The Curse of Boynton House

The Curse of Boynton House

Boynton House sits abandoned and forlorn in a remote corner of the Donnelley Wildlife Management Area, part of the ACE Basin. It was once the main house for a vast rice plantation. Now the wooden filigree is falling apart, and bat guano fills several of the rooms. On this particular trip, we also found out that it is cursed.

Normally we do a paddling trip the second Saturday of each month with the Lowcountry Unfiltered group. This time we decided to do something different. One of our members, Rob Dewig, has a new job with the Colleton County Museum. We wanted to check out his new digs. We also planned to do a bit of bike riding in the ACE Basin.

I got up far too early on Saturday morning and drove on down to the Lowcountry. Five other hearty souls joined me at the main kiosk for Donelley. It sounded like a disciples convention – Thomas (me), Matthew, James, John, James, and a young guy whose name starts out C-h-r-i-s-t. (Christian, Jimmy’s son). Yeah, we were in for trouble of Biblical proportions. Continue reading “The Curse of Boynton House”

Chasing the Swamp Rabbit

Railroad Car B&W

I had tons of work I needed to do around the house – cut grass, vacuum the floors, and blow the pollen off the decks and driveway. Instead, I loaded up my bike and drove up to the northern end of the Swamp Rabbit Trail in Travelers Rest.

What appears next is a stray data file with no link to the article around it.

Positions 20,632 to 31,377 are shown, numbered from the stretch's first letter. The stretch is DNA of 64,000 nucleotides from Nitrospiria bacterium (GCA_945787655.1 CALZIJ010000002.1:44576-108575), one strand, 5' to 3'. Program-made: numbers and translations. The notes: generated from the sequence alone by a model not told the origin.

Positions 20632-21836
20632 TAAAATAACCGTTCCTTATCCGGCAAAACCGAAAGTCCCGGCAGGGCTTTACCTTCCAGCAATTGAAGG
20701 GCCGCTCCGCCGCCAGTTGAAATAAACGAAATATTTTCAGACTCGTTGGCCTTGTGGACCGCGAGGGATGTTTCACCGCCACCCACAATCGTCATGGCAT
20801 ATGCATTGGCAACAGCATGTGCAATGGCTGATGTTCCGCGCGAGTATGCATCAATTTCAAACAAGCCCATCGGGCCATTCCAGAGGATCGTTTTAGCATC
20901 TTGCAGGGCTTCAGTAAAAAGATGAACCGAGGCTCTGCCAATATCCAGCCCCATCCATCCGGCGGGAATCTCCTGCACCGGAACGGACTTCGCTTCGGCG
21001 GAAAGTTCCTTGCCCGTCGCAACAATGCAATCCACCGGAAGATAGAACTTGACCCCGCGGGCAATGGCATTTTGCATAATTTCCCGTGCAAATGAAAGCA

The Swamp Rabbit Trail is part of the rails to trails movement, and is named for the former Greenville and Northern Railway that used to run from downtown Greenville to River Falls in the Jones Gap area. The railway got its nickname from the various wetlands it passed through. The plan is to pave the railway from Greenville to Travelers Rest, and to eventually run trams on the path on a regular schedule.

I parked at the Travelers Rest trailhead and headed south. At this point the trail is grassy and a bit bumpy. It passes through the middle of Travelers Rest, past TR Methodist, where Laura and I got married, and through the middle of a parking lot for several businesses. From there, the trail took a route more separate from the populated areas.

Continue reading “Chasing the Swamp Rabbit”